Tuesday, January 12, 2010

Anne Frank, the musical?

It's true. There is a musical version of The Diary of Anne Frank. I have gotten some pretty priceless reactions when I've told people that my theatre will be doing this next year (one friend almost spit out his wine). But hold the skepticism if you will, and think about it. I did a post not long ago about odd topics for musicals. You can read it here. But the gist is that dark subject matter has made for some wonderful and even popular musicals...but when you look at the subject matter on its own it sounds odd.

The musical is called Yours, Anne. I absolutely adore the music from it. The show openly admits to being based on the famous play by Frances Goodrich and Albert Hackett, as well as on the diary itself. Recently I had a conversation with a professor at the center for Jewish Studies here in Madison, Wisconsin at the University of Wisconsin. She has written about Anne Frank and is quite passionate about the story. Her first question for me, about 60 seconds into the conversation, was "Is it sugary?" She went on to elaborate on the fact that she is often disappointed by adaptations of Anne's story because of the way she is portrayed...basically as an eternal optimist. She alerted me to the criticism the famous play (which was the basis for the movie adaptation) has received over the years: It takes the historical context mostly out and focuses on Anne as an inspirational character.

In case you aren't familiar with the details of the Anne Frank story: She was a German Jew living in the Netherlands at the time of the Nazi occupation. Her father owned a spice factory, but when the Nazis started seizing Jewish businesses, her father transferred ownership to an Austrian gentile friend. In 1942, when things were getting worse and more Jews were being deported, Otto Frank, Anne's father, arranged for the family to go into hiding. They went sooner than planned when Anne's sister Margot was summoned to a work camp. Their hiding place was behind her father's office building in what Anne called "The Secret Annex". They lived with another family, the Van Pels family (called the Van Daans in the diary and dramatic adaptations) and a dentist named Fritz Pfeffer (known in the diary as Mr. Dussel). While there, Anne kept a diary. The diary is remarkable because her transition from girl to young woman is extremely obvious, especially as she accepts the reality of what is going on in the outside world. First the issues at hand are those typical of a teenager: Worrying about physical appearance, boys, movie stars...but as she grows up she learns to analyze her surroundings and the people she lives with with a very unique precision. Her last diary entry was August 1, 1944. The Secret Annex occupants were arrested on August 4, 1944. All were sent to Auschwitz-Birkenau and then to various concentration camps around Europe. Anne died in the work camp Bergen-Belsen in April of 1945, a month before the camp was liberated. Of the occupants of the Secret Annex, only Otto Frank survived. He returned to find Anne's diary saved by a family friend, and had it published. It has since been translated into 67 languages and, next to the bible, is the most widely read non-fiction book in the world.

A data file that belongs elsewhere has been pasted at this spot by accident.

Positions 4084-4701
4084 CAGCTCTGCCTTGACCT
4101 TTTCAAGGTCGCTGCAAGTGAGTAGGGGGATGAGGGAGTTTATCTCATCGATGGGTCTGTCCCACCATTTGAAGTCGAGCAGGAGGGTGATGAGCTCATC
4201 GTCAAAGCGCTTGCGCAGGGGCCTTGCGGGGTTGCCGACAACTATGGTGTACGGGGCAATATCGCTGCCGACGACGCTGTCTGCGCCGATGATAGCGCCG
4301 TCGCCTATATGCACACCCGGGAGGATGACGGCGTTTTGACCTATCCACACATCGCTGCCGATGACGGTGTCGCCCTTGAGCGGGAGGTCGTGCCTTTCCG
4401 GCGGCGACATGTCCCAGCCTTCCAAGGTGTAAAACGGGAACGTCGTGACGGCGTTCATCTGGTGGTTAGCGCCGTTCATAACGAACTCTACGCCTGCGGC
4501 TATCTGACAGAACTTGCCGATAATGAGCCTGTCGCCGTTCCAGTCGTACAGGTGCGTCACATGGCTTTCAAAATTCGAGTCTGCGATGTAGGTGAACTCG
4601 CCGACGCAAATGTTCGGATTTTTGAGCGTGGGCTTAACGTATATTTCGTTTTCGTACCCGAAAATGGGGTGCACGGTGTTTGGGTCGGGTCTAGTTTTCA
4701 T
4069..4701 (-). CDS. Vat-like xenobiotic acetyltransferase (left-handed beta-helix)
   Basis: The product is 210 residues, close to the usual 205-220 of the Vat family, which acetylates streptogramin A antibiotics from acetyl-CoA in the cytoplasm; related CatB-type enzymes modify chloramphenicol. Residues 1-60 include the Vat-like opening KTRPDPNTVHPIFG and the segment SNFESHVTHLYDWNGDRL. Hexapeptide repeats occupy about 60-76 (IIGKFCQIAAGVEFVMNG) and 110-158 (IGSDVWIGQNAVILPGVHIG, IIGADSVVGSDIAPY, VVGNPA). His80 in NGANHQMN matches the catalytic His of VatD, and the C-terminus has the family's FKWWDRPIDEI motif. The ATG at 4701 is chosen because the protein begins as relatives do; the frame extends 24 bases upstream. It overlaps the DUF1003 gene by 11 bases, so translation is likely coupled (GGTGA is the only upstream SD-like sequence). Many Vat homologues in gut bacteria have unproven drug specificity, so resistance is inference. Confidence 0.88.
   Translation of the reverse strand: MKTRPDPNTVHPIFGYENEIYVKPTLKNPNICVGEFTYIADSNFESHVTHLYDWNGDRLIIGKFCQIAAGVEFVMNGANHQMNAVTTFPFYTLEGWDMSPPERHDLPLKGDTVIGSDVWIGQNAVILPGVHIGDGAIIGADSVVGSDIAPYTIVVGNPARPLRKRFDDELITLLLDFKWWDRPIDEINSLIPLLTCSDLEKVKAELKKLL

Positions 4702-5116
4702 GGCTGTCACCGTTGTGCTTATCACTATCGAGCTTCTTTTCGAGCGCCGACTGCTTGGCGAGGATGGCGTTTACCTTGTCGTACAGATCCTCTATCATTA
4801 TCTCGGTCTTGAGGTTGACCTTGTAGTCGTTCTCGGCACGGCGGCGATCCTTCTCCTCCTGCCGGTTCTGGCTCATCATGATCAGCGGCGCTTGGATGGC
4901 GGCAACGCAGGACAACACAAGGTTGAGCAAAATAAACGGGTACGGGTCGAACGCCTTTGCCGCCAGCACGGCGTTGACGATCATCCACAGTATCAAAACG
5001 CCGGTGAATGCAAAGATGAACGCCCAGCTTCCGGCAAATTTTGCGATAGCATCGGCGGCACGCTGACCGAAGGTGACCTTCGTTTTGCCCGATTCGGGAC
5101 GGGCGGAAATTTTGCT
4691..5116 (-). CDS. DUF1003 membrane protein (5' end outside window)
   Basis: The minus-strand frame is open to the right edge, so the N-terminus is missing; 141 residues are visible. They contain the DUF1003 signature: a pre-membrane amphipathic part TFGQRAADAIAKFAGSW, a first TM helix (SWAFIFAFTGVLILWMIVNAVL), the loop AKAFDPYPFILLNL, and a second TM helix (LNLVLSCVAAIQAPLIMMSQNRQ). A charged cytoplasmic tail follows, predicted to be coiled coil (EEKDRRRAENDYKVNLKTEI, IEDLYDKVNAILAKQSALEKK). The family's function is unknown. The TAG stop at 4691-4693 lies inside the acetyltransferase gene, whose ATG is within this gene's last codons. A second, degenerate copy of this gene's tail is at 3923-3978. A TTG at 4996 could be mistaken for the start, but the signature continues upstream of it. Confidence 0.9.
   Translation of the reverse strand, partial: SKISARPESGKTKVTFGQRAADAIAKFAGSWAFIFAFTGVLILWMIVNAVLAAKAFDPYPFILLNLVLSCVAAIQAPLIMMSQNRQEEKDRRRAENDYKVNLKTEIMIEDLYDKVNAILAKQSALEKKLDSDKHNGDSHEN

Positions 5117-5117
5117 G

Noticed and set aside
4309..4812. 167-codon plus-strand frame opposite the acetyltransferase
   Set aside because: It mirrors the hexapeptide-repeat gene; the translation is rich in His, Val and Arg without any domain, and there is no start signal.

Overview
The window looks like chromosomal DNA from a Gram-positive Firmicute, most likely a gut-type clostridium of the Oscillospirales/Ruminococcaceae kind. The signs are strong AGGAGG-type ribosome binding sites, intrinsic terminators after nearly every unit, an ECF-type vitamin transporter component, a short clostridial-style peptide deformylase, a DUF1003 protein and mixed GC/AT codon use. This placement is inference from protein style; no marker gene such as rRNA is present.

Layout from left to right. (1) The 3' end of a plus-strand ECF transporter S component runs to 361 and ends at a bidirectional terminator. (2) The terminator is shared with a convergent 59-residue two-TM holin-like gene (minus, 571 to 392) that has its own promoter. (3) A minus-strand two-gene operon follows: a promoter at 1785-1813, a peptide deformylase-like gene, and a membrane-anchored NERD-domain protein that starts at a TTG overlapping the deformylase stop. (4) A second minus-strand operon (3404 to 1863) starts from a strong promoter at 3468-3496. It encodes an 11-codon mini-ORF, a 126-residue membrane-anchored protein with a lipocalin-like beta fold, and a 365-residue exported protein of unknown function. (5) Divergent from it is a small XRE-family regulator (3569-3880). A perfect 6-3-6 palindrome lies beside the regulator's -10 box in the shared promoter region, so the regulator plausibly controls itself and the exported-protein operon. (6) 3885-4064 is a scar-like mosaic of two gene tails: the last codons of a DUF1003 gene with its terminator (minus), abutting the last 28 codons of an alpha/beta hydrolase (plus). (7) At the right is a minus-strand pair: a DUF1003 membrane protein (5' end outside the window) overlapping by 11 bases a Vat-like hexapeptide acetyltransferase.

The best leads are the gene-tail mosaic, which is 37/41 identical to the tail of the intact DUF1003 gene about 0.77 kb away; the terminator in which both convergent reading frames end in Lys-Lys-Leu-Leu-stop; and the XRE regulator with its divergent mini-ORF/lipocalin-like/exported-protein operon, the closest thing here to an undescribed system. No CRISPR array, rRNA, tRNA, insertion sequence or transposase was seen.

Any dramatic adaptation of the story should be a window to the historical context, and it must never be forgotten that Anne suffered a horrific fate, as did millions of others like her. To portray Anne Frank as an eternal optimist and an inspiring literary figure is incorrect. Through the years Anne Frank has become a commodity, and her story of a brief romantic affair with Peter Van Pels, one of her co-hiders, has become the selling point for the book and movie. The movie trailer paints it as a romance!

Goodrich and Hackett, who won countless awards when it debuted on Broadway, but drew criticism from some for it's sugar coating the story. Meyer Levin, an author of the time, maintained that his version of the Anne Frank story, which he had shopped to producers, was phased out in favor of making the story less "Jewish". Oddly enough, Otto Frank supported that idea, telling Levin he did want it to be "a Jewish play".

Yours, Anne incorporates some of the optimism found in other adaptations. However, the underlying musical quality sets the tone for a much darker storyline. With only spoken lines on the page it can be harder to convey impending doom. However, the haunting songs from Yours, Anne give a sense of the danger that awaits the residents of the Secret Annex. Good music heightens the story it is telling, and the music in Yours, Anne does just that: It adds another layer to an already stirring story.

As I've discussed before, its all in the execution. The libretto of Yours, Anne leaves room for the actress playing the title role to go either way with the character. I will direct our theatre company's production, and it is my hope to help our actress make Anne into a fully realized and flawed individual, much like she really was. I do believe that the music captures the mood very effectively, and truly embodies Anne's remarkable personality. I look forward to making this show one that can reach everyone but also one that does not discount the historical context.

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